As far as the decision making circles of Ankara are concerned, there is a rationale for the very short term. All the public attention in Turkey is being diverted from the shock and agony of scores of Turkish soldiers being killed to the refugee issue. We did not see much about the stories of soldiers killed, nor have we heard many their names, save from on some social media accounts, apparently shared by relatives of the soldiers and unofficial accounts by military personnel. After the initial shock of the news broke, all social media was cut off for almost a day. By the time it came back, the debate had already shifted towards the topic of “Syrian refugees marching  towards the border with Europe”.

In Turkey, as is done frequently by populist movements all around the world, foreign policy issues are instrumentalized to craft domestic political opinions. Nevertheless, this instance is major redirect of attention, diverting negative sentiments orienting the public psyche towards the scapegoats of Europe and Syrian refugees. Suddenly, no decision maker was culpable for the Syria policy, military decisions made, the loss of soldiers, gathering winds of war with Russia, ever-increasing economic problems, the crashing of Turkish Lira and burgeoning inflation. The already escalating hatred towards the Syrian refugees has been turned into a lightning rod, attracting all anxiety and anger related to the aforementioned real domestic political and economic issues. And the hatred towards Syrian refugees has been projected onto the “usual suspects” of Greece and the European Union. 

The public psychology has been flooded by disdain against Greece, because they are not opening their side of the border–a result that was completely to be expected. What I never understood about the threats of “opening the borders for refugees to trespass,” made sporadically by Ankara to Europe, was always this: the borders are not one sided and on the other side there are the Bulgarian and Greek security forces. It is evident that in such as case, as it is happening now; the refugees will be either stuck in a “no man’s land” if coming by land, and will be turned back if coming by sea. Moreover, since 2016, NATO itself has been patrolling the Aegean Sea to ward off the human trafficking of refugees.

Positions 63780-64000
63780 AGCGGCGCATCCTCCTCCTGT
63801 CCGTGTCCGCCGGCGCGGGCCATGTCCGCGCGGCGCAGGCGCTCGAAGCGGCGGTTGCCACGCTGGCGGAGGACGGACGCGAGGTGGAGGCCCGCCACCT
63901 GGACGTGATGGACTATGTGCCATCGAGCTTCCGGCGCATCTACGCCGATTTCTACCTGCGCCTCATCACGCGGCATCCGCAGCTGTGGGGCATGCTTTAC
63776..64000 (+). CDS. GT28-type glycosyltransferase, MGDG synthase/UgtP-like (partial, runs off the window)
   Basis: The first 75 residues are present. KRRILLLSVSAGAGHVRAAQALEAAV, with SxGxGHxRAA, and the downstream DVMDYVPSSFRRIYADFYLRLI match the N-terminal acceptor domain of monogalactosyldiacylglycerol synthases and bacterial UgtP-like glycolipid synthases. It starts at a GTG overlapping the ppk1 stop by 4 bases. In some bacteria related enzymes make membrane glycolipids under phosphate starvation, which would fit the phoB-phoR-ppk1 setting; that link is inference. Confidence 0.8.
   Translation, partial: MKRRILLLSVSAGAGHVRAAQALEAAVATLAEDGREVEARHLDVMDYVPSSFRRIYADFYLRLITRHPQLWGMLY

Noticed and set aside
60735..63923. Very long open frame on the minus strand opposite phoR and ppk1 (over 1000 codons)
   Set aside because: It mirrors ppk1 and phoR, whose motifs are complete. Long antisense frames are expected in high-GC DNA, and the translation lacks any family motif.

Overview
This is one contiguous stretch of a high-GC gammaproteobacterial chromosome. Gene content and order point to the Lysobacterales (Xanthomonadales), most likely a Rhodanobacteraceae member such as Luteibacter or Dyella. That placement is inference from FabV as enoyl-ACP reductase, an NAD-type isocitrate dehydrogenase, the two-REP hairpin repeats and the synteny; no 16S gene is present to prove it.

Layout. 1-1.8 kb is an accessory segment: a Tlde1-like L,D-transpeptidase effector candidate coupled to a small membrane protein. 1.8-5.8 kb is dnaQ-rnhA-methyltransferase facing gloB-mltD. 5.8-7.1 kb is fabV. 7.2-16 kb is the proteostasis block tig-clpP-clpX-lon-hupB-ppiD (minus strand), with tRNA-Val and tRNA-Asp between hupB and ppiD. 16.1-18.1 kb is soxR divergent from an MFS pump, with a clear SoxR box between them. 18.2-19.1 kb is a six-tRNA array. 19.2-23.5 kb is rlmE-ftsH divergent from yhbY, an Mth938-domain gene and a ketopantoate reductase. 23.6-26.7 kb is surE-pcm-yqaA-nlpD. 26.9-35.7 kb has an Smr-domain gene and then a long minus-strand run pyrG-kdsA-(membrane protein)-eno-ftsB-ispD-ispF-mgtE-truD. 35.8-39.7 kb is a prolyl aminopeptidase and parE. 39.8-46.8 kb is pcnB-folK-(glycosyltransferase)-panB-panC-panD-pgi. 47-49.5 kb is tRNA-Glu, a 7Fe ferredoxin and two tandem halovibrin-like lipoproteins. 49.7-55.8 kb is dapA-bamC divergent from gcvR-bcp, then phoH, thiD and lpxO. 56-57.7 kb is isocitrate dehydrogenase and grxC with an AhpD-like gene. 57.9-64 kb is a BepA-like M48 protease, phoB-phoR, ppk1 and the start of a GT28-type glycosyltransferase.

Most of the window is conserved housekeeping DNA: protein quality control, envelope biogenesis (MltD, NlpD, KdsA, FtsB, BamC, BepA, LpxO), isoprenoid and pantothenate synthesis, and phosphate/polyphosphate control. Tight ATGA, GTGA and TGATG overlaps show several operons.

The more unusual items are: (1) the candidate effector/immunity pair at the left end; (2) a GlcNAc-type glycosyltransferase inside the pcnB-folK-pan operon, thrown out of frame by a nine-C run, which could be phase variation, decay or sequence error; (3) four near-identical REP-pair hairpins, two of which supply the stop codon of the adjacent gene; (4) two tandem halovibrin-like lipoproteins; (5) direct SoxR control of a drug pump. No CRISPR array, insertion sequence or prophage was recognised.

Interior Minister Süleyman Soylu himself jovially tweeted that as of 13.50 on March 2, 2020; 117.677 refugees had left Turkey, departing from Edirne. It is noteworthy that Soylu is a rising star among conservative voters, who frequently cite him as their most popular politician after President Erdoğan. The numbers shared by Soylu almost match the number of refugees (120 thousand) that arrived to Europe in all of 2019, according to International Migration Association’s figures. Greece is refuting these claims, sharing its own numbers: around a few hundred. Greece also has revoked Article 78.3 of the Treaty on the Functioning of the European Union. So far, the emergency measure utilized by Greece is not accepting any asylum and refugee applications for one month: whether could it extend the total, indefinite closure of the borders is unknown.

Curiously enough, Bulgaria received less of the heat compared to Greece. It was as if there was no border shared with Bulgaria that refugees could pass through, and Bulgarian Prime Minister Boyko Borissov was hosted by President Recep Tayyip Erdoğan on March 2 in Ankara. This is an indication that casting Greece as the enemy is a useful policy tool indeed. But at what cost, and who will pay the price?